More Prominent Russians Are Starting To Speak Out Against The Kremlin's War Efforts

Moscow’s growing list of failures in the Ukraine war means Russia is losing the backing of even senior military figures.

Anti-war protests from the general public and reluctance to join the war effort after Russian president Vladimir Putin’s partial mobilisation in September have been widely reported.

But now, it seems even those towards the top of the military hierarchy are turning on the Kremlin’s efforts, particularly after a strike reportedly killed 89 Russian soldiers this week.

Russian invasion of Ukraine
Russian invasion of Ukraine

Russian invasion of Ukraine

What happened?

Dozens of Russian military personnel were killed after a missile strike hit a school building in the Ukrainian city of Donetsk, although Ukraine has refused to take responsibility.

Crucially, the strike – launched on New Year’s Eve – hit the Russian held town of Makiivka, part of one of the Ukrainian regions Moscow illegally annexed back in September.

It was a significant blow for Putin, especially with the one-year anniversary of his invasion itself looming, and very few military successes under his belt.

Moscow initially said the strike killed 63 soldiers, before revising the number to 89 Russian troops. Ukraine claimed the real number was up to 400.

Even if the number is really 89, this is still the largest number of casualties in a single incident admitted by Moscow since the war started.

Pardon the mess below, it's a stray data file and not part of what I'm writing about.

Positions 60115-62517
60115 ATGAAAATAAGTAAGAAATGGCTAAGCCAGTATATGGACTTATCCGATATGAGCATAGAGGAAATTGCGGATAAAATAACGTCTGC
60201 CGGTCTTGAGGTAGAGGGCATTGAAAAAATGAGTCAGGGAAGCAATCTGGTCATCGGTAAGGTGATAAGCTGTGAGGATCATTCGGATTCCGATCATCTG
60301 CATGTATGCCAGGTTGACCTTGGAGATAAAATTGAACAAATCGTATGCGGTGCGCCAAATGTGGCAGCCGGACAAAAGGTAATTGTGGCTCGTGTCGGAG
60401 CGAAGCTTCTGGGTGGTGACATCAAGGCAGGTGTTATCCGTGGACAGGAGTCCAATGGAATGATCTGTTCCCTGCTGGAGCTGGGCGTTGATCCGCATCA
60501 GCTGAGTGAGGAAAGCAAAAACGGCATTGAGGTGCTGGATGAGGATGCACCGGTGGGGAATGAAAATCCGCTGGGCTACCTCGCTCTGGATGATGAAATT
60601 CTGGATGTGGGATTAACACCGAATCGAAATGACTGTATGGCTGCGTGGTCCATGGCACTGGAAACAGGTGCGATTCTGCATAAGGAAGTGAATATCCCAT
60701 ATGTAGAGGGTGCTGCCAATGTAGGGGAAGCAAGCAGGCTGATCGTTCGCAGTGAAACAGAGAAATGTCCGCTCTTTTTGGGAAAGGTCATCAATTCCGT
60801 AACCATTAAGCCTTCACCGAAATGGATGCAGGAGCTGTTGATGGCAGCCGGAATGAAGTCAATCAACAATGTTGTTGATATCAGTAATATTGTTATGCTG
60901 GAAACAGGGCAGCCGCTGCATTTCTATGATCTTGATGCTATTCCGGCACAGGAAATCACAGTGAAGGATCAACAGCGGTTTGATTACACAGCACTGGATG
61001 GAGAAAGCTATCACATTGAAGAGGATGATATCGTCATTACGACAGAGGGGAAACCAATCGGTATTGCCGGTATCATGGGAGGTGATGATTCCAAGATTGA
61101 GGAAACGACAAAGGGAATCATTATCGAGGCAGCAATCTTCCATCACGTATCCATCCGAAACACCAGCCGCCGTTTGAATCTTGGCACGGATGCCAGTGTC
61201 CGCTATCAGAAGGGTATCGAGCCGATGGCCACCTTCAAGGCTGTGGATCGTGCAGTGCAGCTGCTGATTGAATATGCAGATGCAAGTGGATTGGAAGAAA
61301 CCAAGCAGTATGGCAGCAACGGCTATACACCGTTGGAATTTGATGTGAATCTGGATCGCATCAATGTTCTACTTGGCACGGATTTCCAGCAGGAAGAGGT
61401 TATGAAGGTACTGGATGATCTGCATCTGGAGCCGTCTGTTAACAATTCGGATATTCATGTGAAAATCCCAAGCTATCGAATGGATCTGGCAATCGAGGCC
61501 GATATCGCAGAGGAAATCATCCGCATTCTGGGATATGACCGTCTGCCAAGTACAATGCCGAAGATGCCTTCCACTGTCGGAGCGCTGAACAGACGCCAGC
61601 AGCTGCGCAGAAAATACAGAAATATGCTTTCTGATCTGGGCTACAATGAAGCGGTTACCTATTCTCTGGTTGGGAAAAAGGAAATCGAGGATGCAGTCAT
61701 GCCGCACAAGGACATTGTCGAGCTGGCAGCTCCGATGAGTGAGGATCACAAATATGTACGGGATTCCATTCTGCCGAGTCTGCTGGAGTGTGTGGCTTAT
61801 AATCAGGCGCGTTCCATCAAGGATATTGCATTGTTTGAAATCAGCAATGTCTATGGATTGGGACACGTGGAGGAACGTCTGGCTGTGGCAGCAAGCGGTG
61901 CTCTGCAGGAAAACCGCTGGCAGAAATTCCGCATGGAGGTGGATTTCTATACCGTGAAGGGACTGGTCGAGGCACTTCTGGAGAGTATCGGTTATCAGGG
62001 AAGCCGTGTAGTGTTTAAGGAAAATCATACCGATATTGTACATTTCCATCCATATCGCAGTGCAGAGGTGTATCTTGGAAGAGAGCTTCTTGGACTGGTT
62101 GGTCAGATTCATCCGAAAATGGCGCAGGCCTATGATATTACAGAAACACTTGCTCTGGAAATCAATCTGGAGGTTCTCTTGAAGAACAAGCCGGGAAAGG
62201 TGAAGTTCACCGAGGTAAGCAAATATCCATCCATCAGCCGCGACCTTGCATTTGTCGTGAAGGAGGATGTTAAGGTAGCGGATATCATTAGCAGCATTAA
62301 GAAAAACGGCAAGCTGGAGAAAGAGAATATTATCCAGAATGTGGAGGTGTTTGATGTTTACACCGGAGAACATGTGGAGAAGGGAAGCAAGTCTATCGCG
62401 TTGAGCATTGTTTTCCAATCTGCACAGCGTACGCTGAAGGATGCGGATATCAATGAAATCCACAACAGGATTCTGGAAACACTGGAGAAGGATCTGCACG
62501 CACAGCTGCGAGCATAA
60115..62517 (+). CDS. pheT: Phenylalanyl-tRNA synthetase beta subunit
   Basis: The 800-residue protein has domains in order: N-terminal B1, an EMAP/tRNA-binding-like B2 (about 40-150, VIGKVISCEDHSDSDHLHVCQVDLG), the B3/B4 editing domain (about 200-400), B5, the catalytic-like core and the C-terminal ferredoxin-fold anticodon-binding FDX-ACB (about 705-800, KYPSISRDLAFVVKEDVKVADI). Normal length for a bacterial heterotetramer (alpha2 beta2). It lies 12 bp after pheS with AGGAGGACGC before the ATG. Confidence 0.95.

Russia’s Defence Ministry then blamed its own soldiers for the strike for illegally using mobile phones in the area, and has ordered an investigation.

“This factor allowed the enemy to track and determine the co-ordinates of the soldiers’ location for a missile strike,” the Defence Ministry claimed.

However, the UK’s Ministry of Defence blamed the force’s military habits instead.

It claimed on Wednesday: “The Russian military has a record of unsafe ammunition storage from well before the current war but this incident highlights how unprofessional practices contribute to Russia’s high causality rate.”

Workers remove debris of a destroyed building purported to be a vocational college used as temporary accommodation for Russian soldiers, dozens of whom were killed in a missile strike.
Workers remove debris of a destroyed building purported to be a vocational college used as temporary accommodation for Russian soldiers, dozens of whom were killed in a missile strike.

Workers remove debris of a destroyed building purported to be a vocational college used as temporary accommodation for Russian soldiers, dozens of whom were killed in a missile strike.

Who within Russia has criticised the Kremlin’s response?

The Kremlin’s efforts to blame low-level soldiers may not have had the desired effect though – two prominent figures have openly condemned it, while another has indicated just how strong the Ukraine opposition is on the frontline.

Russian blogger

A well-known Russian war correspondent, Semyon Pegov, who was awarded the Order of Courage by Putin at the end of 2022, publicly questioned the defence military’s explanation.